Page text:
Posted in: Public Benefits

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The Second Circuit granted a petition for review of the Commissioner's decision adopting the Department of Appeals Board's (DAB) decision and imposition of an assessment and penalty for petitioner's failure to report work activity while receiving Social Security disability insurance (SSDI) benefits. Although the court agreed that petitioner's failure to report work activity was "material" and thus authorized the Commissioner to impose an assessment and penalty, the court held that the DAB lacked substantial evidence to support the amounts of the assessment and penalty it imposed. In this case, petitioner's earnings from work activity did not amount to "substantial gainful activity," he remained disabled while failing to report work activity, and the findings of fact on which the DAB relied established only that petitioner's work was "sporadic." Therefore, the court vacated the DAB's decision and remanded for further proceedings. View "Cappetta v. Commissioner of Social Security Administration" on Justia Law

Posted in: Public Benefits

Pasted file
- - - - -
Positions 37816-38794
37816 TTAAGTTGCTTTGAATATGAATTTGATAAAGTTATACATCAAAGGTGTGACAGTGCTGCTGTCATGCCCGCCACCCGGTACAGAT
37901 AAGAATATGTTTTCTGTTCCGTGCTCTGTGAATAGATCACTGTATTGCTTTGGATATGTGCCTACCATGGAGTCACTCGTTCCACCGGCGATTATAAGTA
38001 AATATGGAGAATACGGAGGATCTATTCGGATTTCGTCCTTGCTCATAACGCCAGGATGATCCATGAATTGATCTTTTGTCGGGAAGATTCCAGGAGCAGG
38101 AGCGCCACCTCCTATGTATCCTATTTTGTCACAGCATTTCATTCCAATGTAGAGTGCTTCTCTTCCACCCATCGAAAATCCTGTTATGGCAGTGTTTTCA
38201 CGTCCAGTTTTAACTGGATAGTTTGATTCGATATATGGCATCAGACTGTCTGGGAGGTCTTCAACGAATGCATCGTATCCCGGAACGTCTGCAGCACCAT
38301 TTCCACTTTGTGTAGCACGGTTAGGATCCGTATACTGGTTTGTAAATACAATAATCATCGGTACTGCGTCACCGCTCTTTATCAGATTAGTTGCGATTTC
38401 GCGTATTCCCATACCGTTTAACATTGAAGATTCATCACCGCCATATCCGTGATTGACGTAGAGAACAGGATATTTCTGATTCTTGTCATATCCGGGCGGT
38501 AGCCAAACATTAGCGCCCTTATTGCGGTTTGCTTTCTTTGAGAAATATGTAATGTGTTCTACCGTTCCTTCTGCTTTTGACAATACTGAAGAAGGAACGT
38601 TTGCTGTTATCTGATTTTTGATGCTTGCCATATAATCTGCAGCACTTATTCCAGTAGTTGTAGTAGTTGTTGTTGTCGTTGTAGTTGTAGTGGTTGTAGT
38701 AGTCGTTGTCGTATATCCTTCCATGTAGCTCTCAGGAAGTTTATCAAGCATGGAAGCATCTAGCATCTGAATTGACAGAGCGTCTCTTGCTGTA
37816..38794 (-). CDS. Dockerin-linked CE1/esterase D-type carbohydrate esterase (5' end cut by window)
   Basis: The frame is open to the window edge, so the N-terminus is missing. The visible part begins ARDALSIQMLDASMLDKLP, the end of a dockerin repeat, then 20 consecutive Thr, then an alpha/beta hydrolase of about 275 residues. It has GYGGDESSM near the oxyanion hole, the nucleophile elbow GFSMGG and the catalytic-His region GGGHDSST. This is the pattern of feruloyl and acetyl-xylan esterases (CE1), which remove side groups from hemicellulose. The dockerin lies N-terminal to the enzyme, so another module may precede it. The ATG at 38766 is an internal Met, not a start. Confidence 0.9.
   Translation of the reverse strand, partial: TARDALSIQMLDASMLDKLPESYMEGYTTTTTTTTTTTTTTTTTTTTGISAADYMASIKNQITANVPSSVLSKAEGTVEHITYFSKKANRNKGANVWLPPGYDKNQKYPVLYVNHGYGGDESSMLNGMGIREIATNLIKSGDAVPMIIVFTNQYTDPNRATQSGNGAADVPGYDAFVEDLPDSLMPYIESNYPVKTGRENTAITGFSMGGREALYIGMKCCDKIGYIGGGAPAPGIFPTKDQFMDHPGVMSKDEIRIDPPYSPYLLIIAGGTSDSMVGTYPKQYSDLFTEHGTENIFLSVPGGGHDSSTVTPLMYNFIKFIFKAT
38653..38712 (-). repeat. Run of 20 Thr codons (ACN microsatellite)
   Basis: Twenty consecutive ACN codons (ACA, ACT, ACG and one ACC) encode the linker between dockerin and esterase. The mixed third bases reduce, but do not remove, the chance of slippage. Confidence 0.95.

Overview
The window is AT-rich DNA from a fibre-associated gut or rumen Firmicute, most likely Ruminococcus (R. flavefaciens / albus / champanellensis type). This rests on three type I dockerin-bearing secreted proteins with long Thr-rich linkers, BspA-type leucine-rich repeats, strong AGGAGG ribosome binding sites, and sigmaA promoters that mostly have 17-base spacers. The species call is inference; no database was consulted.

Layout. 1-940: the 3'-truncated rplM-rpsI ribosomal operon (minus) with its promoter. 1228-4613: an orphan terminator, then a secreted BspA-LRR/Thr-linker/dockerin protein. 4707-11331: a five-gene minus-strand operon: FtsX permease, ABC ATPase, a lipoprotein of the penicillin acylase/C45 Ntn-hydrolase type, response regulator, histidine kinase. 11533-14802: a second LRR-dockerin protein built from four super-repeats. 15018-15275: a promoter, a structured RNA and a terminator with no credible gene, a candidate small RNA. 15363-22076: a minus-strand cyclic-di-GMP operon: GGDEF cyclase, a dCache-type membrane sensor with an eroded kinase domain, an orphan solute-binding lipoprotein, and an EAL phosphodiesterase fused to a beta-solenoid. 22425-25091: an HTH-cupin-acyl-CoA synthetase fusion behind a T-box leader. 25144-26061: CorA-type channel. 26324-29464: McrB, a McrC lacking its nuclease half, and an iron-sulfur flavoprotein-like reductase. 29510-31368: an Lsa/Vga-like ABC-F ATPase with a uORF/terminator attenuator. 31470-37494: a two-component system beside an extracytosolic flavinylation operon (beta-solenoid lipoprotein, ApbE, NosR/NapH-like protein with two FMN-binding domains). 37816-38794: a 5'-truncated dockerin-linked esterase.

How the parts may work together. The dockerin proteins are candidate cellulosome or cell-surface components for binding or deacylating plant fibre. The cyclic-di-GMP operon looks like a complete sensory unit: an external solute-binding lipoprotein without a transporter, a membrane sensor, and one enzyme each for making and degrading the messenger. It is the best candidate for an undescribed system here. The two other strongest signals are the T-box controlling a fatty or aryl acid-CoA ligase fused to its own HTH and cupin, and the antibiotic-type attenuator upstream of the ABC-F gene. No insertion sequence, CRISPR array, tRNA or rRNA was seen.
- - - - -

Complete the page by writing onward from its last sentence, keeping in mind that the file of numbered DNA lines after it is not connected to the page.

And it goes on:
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New York's intestacy law, as it existed in 2013 at the time of the agency's final determination, did not permit children conceived posthumously to inherit via intestacy. In this case, plaintiff had conceived twins via in vitro fertilization eleven years after her husband, the donor spouse, died. Plaintiff filed applications for child's survivors' benefits, based on her husband's earnings history, with the Social Security Administration. The Second Circuit held that, under the applicable provisions of New York's Estates, Powers and Trusts Law (EPTL) in effect at and prior to the time of the agency's final decision, the twins were not entitled to inherit from the decedent in intestacy. Accordingly, the court affirmed the district court's denial of benefits. View "MacNeil v. Berryhill" on Justia Law